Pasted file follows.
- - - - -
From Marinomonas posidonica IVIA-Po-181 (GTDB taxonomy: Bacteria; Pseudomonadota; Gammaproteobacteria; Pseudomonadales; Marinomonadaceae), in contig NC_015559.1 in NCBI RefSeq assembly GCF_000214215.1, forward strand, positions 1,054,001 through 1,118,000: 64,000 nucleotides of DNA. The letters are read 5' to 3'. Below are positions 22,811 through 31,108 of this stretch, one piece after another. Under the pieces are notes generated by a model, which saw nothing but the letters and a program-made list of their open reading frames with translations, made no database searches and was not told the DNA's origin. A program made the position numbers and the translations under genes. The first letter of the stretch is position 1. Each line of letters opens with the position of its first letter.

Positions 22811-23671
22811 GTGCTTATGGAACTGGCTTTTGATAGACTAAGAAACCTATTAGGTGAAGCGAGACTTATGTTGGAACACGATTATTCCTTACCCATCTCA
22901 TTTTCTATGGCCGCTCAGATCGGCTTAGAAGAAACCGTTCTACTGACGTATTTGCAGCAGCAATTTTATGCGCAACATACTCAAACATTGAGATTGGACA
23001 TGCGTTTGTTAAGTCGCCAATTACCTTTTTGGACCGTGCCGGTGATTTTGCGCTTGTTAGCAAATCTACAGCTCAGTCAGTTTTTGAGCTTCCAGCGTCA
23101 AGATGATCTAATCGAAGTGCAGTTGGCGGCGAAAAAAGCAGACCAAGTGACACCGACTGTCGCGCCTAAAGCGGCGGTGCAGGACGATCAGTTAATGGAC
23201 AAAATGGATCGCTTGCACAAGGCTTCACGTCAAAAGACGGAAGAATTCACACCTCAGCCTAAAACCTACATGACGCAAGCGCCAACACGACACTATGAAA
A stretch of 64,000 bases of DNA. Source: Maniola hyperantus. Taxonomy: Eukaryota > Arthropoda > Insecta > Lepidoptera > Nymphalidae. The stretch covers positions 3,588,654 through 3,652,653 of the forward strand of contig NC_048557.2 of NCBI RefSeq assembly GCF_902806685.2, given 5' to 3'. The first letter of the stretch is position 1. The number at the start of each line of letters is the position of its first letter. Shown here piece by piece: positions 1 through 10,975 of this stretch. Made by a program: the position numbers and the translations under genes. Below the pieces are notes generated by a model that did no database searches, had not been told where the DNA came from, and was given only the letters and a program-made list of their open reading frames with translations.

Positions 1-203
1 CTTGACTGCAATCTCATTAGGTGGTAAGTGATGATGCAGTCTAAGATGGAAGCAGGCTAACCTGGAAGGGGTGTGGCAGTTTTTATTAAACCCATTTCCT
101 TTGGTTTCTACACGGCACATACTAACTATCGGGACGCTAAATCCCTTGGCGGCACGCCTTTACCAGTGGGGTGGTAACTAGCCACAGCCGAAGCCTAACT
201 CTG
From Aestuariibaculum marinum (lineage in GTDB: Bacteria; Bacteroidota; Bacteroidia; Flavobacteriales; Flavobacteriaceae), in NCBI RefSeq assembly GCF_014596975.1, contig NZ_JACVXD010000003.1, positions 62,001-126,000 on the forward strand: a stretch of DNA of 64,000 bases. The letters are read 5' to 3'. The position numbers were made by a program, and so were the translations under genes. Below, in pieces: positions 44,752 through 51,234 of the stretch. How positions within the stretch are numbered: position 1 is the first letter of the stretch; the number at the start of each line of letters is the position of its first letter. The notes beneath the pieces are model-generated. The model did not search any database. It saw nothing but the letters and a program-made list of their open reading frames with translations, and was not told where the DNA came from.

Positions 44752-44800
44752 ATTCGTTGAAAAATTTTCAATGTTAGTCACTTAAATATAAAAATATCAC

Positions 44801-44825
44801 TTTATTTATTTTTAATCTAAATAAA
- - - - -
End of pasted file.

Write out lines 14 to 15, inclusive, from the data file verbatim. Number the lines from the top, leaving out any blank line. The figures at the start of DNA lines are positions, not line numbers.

Positions 44752-44800
44752 ATTCGTTGAAAAATTTTCAATGTTAGTCACTTAAATATAAAAATATCAC